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New Method can Help Assess Bridge Repairs, Save Significant Cost

The $2 trillion American Jobs Plan from President Biden has placed the country’s infrastructure in the spotlight.

In 2007, the Interstate 35W bridge over the Mississippi River in downtown Minneapolis collapsed, sending cars plummeting into the river below. Thirteen people were killed, 145 more were injured. Image Credit: Getty Images.

Considering this initiative, a new study from the University of Georgia (UGA) has suggested that states can save costs and prolong the life of their bridges by adopting a new method on how they prioritize preventive maintenance.

Present-day national strategies developed for bridge maintenance prefer replacement rather than maintenance. In this case, a relatively simple depreciation formula is employed, which leads to overly conservative assessments of the long-term health of a bridge.

For the first time, scientists from UGA’s College of Engineering have suggested a new model in a study recently published in the American Society of Civil Engineers’ Journal of Performance of Constructed Facilities.

The novel method considers the interaction of around 60 to 80 bridge parts to estimate the long-term performance of the bridge and targets maintenance rather than replacement.

Rather than considering a bridge as a monolithic structure, the bridge coactive model assesses a bridge as a system in which changes in the condition of each coactive element not only directly affects the overall bridge performance but indirectly influences the performance of the other dependent elements.

Brian Oyegbile, Study Co-Author, University of Georgia

Oyegbile had recently received his PhD in engineering from UGA in 2020 and currently works with the California Department of Transportation.

As a case in point, Oyegbile believes that substituting a damaged expansion joint in a bridge is cost-effective and has a marginal effect on the overall short-term performance of the bridge. But in due course, salt from contaminated or de-icing water can penetrate a damaged expansion joint, speeding up the deterioration of more crucial elements underneath, for example, a column.

Similarly, when debris builds up in an expansion joint, a bridge deck can deteriorate more rapidly and would limit the normal contraction and expansion of the deck.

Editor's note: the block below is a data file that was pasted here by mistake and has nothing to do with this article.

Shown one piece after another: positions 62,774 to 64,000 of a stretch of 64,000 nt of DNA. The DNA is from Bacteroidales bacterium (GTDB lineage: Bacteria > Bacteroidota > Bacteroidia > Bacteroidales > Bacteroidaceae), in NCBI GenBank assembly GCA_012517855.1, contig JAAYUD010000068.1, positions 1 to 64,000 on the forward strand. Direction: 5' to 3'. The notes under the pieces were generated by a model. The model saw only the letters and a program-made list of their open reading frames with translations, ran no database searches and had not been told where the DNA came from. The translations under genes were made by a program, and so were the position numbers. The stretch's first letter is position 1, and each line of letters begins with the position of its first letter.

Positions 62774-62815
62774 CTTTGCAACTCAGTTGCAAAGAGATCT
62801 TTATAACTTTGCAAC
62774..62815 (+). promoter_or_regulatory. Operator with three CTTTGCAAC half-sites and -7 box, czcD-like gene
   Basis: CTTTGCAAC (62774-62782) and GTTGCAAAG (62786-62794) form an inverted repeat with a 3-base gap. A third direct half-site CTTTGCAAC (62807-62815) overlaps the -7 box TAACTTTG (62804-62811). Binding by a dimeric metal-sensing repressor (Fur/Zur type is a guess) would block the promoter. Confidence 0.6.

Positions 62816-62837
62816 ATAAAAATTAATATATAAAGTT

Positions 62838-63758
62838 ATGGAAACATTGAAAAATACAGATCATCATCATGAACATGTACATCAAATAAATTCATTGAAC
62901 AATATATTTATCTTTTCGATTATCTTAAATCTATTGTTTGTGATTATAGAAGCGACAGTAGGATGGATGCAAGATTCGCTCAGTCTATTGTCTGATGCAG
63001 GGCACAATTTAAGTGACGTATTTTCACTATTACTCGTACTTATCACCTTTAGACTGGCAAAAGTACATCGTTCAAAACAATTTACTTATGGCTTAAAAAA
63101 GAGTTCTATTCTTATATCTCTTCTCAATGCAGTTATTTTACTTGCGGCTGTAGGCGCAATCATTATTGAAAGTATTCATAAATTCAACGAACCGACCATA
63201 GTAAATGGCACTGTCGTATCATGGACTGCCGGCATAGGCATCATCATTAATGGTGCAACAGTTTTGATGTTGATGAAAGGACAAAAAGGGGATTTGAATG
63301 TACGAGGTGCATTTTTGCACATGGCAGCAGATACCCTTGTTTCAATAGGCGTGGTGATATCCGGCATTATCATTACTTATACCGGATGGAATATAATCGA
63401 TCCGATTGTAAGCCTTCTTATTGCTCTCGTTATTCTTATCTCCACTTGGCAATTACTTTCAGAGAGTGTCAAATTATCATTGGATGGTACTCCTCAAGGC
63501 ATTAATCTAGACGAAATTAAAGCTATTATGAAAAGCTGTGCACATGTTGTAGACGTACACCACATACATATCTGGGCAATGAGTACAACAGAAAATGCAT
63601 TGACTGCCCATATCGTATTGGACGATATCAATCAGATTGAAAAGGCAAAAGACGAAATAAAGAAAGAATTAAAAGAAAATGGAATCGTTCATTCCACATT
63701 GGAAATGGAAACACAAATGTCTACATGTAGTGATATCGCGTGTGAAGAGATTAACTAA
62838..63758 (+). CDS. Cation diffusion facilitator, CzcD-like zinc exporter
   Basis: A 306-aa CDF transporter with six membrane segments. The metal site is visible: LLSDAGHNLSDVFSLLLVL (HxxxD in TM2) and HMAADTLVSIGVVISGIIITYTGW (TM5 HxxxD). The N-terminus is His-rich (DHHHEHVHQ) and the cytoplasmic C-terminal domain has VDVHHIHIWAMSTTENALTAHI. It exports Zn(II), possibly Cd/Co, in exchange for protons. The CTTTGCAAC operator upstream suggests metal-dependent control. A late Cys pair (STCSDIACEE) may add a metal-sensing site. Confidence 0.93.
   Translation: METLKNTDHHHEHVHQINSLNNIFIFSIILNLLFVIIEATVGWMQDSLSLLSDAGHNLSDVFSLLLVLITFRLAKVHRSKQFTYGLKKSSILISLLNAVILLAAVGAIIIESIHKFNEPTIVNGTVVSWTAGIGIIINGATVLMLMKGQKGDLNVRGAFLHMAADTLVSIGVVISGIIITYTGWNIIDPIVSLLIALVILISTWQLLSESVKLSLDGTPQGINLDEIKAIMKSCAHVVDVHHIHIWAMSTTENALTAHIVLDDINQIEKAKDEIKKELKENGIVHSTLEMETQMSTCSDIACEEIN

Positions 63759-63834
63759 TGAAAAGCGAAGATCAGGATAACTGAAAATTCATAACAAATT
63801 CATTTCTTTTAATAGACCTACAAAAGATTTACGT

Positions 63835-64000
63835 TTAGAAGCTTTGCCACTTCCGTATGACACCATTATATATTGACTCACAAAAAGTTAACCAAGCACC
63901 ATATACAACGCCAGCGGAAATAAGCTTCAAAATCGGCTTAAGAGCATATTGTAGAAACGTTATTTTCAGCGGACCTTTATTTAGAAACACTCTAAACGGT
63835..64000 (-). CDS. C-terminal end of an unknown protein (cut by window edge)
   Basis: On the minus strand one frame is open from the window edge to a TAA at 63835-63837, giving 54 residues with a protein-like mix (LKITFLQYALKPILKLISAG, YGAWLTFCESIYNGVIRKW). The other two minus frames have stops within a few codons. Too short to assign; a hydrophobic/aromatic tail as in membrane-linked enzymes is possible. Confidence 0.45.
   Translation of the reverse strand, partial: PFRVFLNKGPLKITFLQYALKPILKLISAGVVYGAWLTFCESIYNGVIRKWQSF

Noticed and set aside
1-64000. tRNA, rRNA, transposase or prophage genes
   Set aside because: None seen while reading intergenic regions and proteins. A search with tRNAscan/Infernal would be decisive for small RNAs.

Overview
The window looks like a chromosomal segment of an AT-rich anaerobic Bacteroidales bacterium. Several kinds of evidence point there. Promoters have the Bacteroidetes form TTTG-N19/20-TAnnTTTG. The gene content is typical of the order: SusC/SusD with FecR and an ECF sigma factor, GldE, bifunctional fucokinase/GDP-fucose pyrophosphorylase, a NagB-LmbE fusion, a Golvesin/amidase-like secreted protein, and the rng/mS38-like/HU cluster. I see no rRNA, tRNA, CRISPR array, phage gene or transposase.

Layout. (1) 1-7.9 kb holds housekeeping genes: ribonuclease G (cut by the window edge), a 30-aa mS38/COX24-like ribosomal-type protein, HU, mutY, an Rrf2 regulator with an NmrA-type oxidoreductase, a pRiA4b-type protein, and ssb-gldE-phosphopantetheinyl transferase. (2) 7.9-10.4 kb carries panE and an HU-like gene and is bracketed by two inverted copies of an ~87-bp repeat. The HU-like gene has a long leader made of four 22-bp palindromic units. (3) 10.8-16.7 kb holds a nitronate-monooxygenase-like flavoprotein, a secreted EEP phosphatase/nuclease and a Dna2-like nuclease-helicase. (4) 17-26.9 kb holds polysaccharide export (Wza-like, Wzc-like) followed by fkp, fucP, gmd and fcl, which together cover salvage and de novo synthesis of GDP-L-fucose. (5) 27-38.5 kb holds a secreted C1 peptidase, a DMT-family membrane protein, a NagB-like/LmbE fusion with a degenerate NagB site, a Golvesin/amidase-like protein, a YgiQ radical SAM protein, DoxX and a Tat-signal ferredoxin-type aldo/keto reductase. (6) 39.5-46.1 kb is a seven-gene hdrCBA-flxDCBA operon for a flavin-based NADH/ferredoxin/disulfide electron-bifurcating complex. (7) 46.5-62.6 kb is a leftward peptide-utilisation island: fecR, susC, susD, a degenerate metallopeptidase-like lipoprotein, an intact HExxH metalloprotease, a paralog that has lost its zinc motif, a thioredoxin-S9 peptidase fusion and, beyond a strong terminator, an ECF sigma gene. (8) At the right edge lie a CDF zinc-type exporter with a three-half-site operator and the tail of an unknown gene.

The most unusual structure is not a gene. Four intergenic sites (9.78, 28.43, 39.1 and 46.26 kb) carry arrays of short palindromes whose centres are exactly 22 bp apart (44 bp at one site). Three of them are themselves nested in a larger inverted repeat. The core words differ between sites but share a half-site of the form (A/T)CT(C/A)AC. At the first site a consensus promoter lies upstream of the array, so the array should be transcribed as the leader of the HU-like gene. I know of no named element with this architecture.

The UGA team suggested that if the elements are proactively substituted at the right time—even one as insignificant as an expansion joint—this can have a huge impact on the long-term health of the bridge.

According to the researchers, the new model can offer more robust data and more precise predictions of depreciation for state transportation companies as they plan the repair, replacement, and maintenance of bridges.

At the national level, bridges can last an average of 75 years. But with efficient and timely use of the available resources, such bridges can last for over a century, added the researchers.

In my eyes, the co-activeness is apparent in the bridge inspection data and we can scientifically leverage data analytics in bridge service-life predictions, saving money for the country’s infrastructure maintenance and construction.

Brian Oyegbile, Study Co-Author, University of Georgia

Regular Upkeep Would Save Money

According to Stephan Durham, one of the study’s co-authors and a professor from UGA’s College of Engineering, the heating and cooling system in homes provides an excellent analogy.

Like clockwork, I replace my air filters every two months whether the system has been in heavy use or not because it keeps the system operating efficiently. It’s the same thing with a bridge. If you’re replacing an expansion joint on a regular basis, whether it’s completely worn out or not, your bridge is going to perform better than if you let it degrade to the point a component absolutely must be replaced.

Stephan Durham, Study Co-Author and Professor, College of Engineering, University of Georgia

The team examined the data available in the Federal Highway Administration’s National Bridge Inventory for Georgia, Florida, and Alabama to construct and test their new model. There are over 15,000 bridges in Georgia alone. The National Bridge Inventory database comprises inspection reports on separate bridge elements, demonstrating a wealth of data for the team.

Mi Geum Chorzepa, the principal investigator of the study and an associate professor, stated, “Prior to our work, we hadn’t seen a mathematical model that considers the interaction between bridge elements. We need a more realistic way to assess bridge conditions and prioritize preventive maintenance, particularly in such a challenging budget environment.”

According to the researchers, if $10 billion is invested in suitable and timely preventive maintenance on the country’s bridges over three years, it would create a recurring saving of $20 billion by 2024. These savings could be invested elsewhere—like new infrastructure construction—and help boost economic growth, believes the team.

The Georgia Department of Transportation, which financially supported the study, has recently approved a grant for the investigators to extend their study. In the second stage of the study, the researchers will work with GDOT’s Offices of Transportation Data, Research, and Bridge Maintenance to design a bridge life-cycle assessment tool that can be used by county governments and GDOT throughout the state.

S. Sonny Kim, an associate professor in UGA’s College of Engineering, is also a part of the research team.

Journal Reference:

Oyegbile, O. B., et al. (2021) Novel Prioritization Mechanism to Enhance Long-Term Performance Predictions for Bridge Asset Management. Journal of Performance of Constructed Facilities.

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